I already feel like this undertaking will improve my programming skills by a whole level. D:


Rust is a wonderful systems programming language. I'm going to use it entirely to do this jam :)

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I plan to use Clojure/MAL. Sandboxed interpreter has only 100 loc. It will be probably slow as hell, but why not try?

I have been looking into the source code of some fantasy consoles and even though they are a good learning resource, I feel I'm missing something.

Aren't there any blog posts or academic studies to help us start ?

I'm new here but in the middle of making my console. Generally speaking you have to choose your host system, i.e. language, libraries for graphics, audio, etc. And you have to decide what is your console language/interpreter/simulator you want to give for creators. All interacions with PC (like drawing on canvas, playing sound, read input, write to output) you have to code on your host. Host should be able to evaluate console code and gather results/interactions. Eg. calling `spr(...)` in your console should call host function you write. The same for executing init, draw loop, etc.


  • C/C++ as host with Lua as console lang is great combo, because Lua is designed to interoperate with C and has it's own VM to separate from host (pico8, tic80, neko8).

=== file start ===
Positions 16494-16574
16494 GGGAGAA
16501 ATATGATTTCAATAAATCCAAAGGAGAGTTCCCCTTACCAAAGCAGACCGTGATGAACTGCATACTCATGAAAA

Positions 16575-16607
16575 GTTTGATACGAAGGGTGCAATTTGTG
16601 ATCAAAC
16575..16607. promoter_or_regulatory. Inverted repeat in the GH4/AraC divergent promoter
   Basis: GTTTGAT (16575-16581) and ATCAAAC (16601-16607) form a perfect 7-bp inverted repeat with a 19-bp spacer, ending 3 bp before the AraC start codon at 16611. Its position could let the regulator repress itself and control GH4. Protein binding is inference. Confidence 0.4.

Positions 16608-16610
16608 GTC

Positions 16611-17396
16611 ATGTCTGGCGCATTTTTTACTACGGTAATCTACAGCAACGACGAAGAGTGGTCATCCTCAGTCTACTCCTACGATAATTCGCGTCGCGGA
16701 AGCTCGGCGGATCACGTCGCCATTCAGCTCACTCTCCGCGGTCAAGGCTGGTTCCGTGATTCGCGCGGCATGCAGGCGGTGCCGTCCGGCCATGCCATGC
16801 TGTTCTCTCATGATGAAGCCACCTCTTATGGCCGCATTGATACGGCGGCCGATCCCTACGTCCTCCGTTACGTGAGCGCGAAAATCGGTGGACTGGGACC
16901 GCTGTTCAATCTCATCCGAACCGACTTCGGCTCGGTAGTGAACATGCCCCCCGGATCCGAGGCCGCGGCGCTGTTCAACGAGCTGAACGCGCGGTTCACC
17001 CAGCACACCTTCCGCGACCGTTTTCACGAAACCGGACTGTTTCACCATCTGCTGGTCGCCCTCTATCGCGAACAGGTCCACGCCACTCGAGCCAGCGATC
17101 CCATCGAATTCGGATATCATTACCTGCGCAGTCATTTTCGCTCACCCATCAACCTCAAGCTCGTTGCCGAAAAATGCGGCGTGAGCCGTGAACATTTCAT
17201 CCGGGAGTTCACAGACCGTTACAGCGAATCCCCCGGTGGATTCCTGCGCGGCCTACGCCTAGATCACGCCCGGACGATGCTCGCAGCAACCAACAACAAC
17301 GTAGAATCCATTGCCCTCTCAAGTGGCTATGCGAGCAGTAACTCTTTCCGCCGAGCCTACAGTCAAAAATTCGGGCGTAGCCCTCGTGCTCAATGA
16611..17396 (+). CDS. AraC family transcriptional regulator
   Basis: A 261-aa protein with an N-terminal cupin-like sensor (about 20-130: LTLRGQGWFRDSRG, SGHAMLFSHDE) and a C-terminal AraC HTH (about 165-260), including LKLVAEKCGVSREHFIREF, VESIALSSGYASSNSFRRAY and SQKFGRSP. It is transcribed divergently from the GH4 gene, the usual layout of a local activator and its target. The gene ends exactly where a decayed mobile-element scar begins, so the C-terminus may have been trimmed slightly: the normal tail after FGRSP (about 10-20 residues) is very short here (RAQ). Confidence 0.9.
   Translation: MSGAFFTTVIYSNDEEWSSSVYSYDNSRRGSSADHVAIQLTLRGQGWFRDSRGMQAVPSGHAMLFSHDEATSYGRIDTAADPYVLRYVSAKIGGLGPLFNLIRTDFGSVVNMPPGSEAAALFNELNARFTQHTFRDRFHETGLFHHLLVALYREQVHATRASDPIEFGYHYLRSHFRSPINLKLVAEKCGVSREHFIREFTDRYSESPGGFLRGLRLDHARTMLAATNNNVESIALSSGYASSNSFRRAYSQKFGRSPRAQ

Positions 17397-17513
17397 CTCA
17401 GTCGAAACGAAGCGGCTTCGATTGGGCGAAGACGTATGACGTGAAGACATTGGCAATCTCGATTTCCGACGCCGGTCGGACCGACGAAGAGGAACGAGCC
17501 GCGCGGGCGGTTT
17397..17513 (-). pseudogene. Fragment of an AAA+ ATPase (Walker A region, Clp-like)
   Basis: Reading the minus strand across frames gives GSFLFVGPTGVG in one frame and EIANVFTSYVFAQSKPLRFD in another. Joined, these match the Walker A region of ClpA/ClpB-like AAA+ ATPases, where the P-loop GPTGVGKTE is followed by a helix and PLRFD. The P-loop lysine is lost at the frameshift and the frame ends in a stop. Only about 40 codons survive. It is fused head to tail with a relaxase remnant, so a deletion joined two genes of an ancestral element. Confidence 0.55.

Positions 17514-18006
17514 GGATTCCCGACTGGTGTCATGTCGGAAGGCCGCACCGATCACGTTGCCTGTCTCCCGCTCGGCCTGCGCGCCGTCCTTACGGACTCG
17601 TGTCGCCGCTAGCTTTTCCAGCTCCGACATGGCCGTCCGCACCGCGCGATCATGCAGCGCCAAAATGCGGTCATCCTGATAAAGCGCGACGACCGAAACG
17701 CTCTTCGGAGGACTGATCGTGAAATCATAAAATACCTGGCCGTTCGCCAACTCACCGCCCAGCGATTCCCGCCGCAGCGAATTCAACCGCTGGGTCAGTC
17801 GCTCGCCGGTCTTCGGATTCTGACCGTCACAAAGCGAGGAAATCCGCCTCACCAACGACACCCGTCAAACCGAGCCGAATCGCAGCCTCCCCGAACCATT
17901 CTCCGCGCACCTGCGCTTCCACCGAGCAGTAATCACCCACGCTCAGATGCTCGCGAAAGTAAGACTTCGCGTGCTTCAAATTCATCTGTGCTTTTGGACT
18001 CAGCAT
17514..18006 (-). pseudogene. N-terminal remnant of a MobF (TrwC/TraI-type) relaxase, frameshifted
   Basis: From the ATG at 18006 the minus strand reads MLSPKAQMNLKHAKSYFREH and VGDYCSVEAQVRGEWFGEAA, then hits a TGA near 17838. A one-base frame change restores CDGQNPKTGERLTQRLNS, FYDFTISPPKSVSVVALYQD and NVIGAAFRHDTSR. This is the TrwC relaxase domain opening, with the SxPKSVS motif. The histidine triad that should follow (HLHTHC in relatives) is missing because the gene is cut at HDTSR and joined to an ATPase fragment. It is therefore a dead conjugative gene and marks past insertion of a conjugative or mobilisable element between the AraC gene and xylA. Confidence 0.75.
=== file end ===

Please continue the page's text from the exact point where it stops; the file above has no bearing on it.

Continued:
•  Lua with Love as host + Lua for console is great as well (liko12).
  • C with processor simulator + ASM (zenith80).
  • My choice is Clojure as host + MAL subset (make-a-lisp) as console.
  • For JVM (Java) you can probably choose groovy, python, ruby as console language.

The most important thing is sandboxing console language, ie separate from host functions. You don't want to allow anyone to access PC directly.

Amazing response, thank you for taking the time :)

One thing I still can't grasp is the concept of creating a "VM"... adding virtual components like BIOS, RAM, GPU. That's what makes me excited with creating a FC is implementing restrictions like RAM scarcity or visual limitations.

I'm really liking the LIKO-12 way of doing things, I have way to much to learn :P